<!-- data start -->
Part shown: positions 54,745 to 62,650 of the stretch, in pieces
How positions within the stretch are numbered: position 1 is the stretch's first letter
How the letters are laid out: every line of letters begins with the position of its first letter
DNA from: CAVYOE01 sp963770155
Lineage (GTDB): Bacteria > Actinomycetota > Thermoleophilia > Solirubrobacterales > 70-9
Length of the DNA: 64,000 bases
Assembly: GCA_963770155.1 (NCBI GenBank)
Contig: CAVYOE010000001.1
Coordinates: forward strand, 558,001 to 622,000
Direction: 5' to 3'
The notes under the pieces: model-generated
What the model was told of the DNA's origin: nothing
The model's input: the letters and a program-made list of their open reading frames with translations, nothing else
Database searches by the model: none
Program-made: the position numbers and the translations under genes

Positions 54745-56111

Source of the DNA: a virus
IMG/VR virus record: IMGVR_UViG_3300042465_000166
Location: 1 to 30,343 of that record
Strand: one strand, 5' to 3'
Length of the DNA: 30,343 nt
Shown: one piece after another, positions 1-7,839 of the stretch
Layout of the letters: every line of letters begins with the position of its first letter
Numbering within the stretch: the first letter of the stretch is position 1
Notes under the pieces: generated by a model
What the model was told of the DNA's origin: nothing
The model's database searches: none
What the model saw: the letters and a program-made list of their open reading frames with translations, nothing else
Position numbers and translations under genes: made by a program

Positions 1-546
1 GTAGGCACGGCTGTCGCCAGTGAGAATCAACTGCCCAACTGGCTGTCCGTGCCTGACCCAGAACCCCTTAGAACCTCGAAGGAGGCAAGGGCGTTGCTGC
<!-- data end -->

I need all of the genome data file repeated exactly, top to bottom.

Part shown: positions 54,745 to 62,650 of the stretch, in pieces
How positions within the stretch are numbered: position 1 is the stretch's first letter
How the letters are laid out: every line of letters begins with the position of its first letter
DNA from: CAVYOE01 sp963770155
Lineage (GTDB): Bacteria > Actinomycetota > Thermoleophilia > Solirubrobacterales > 70-9
Length of the DNA: 64,000 bases
Assembly: GCA_963770155.1 (NCBI GenBank)
Contig: CAVYOE010000001.1
Coordinates: forward strand, 558,001 to 622,000
Direction: 5' to 3'
The notes under the pieces: model-generated
What the model was told of the DNA's origin: nothing
The model's input: the letters and a program-made list of their open reading frames with translations, nothing else
Database searches by the model: none
Program-made: the position numbers and the translations under genes

Positions 54745-56111

Source of the DNA: a virus
IMG/VR virus record: IMGVR_UViG_3300042465_000166
Location: 1 to 30,343 of that record
Strand: one strand, 5' to 3'
Length of the DNA: 30,343 nt
Shown: one piece after another, positions 1-7,839 of the stretch
Layout of the letters: every line of letters begins with the position of its first letter
Numbering within the stretch: the first letter of the stretch is position 1
Notes under the pieces: generated by a model
What the model was told of the DNA's origin: nothing
The model's database searches: none
What the model saw: the letters and a program-made list of their open reading frames with translations, nothing else
Position numbers and translations under genes: made by a program

Positions 1-546
1 GTAGGCACGGCTGTCGCCAGTGAGAATCAACTGCCCAACTGGCTGTCCGTGCCTGACCCAGAACCCCTTAGAACCTCGAAGGAGGCAAGGGCGTTGCTGC